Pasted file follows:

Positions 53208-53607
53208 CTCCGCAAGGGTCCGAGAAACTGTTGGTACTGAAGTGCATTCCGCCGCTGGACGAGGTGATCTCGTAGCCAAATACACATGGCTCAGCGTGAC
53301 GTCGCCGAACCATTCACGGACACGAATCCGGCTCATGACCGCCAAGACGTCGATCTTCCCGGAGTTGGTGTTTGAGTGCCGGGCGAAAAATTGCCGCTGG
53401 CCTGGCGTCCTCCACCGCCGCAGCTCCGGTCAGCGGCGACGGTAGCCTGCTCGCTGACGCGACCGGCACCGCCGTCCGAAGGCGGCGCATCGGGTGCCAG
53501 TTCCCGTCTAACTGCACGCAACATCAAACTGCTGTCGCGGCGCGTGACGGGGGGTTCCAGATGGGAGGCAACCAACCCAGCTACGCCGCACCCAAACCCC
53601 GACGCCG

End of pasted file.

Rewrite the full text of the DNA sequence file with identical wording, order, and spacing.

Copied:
Positions 53208-53607
53208 CTCCGCAAGGGTCCGAGAAACTGTTGGTACTGAAGTGCATTCCGCCGCTGGACGAGGTGATCTCGTAGCCAAATACACATGGCTCAGCGTGAC
53301 GTCGCCGAACCATTCACGGACACGAATCCGGCTCATGACCGCCAAGACGTCGATCTTCCCGGAGTTGGTGTTTGAGTGCCGGGCGAAAAATTGCCGCTGG
53401 CCTGGCGTCCTCCACCGCCGCAGCTCCGGTCAGCGGCGACGGTAGCCTGCTCGCTGACGCGACCGGCACCGCCGTCCGAAGGCGGCGCATCGGGTGCCAG
53501 TTCCCGTCTAACTGCACGCAACATCAAACTGCTGTCGCGGCGCGTGACGGGGGGTTCCAGATGGGAGGCAACCAACCCAGCTACGCCGCACCCAAACCCC
53601 GACGCCG